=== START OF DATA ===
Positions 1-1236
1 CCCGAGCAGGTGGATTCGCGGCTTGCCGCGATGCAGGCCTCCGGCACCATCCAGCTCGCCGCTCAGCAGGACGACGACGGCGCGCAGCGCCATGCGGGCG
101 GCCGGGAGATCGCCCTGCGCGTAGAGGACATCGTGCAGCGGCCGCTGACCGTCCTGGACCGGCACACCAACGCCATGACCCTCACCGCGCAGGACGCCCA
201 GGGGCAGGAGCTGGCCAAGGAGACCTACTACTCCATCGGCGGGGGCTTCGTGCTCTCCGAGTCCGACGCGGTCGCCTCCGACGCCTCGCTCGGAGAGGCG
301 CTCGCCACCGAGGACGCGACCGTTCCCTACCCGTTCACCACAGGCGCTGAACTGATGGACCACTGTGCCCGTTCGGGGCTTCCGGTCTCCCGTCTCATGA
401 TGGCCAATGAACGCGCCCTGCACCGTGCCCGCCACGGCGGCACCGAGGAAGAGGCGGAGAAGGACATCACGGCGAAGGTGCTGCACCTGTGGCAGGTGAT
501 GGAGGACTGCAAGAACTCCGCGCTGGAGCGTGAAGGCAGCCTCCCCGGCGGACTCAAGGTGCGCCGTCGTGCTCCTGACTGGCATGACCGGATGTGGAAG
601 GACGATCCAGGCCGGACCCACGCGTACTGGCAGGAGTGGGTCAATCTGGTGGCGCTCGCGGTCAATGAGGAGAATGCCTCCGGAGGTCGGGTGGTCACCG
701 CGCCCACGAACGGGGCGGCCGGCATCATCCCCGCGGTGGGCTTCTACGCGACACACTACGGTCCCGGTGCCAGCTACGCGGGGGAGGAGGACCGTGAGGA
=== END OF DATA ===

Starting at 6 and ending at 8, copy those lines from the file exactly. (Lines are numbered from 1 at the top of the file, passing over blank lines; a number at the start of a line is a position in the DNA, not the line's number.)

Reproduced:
401 TGGCCAATGAACGCGCCCTGCACCGTGCCCGCCACGGCGGCACCGAGGAAGAGGCGGAGAAGGACATCACGGCGAAGGTGCTGCACCTGTGGCAGGTGAT
501 GGAGGACTGCAAGAACTCCGCGCTGGAGCGTGAAGGCAGCCTCCCCGGCGGACTCAAGGTGCGCCGTCGTGCTCCTGACTGGCATGACCGGATGTGGAAG
601 GACGATCCAGGCCGGACCCACGCGTACTGGCAGGAGTGGGTCAATCTGGTGGCGCTCGCGGTCAATGAGGAGAATGCCTCCGGAGGTCGGGTGGTCACCG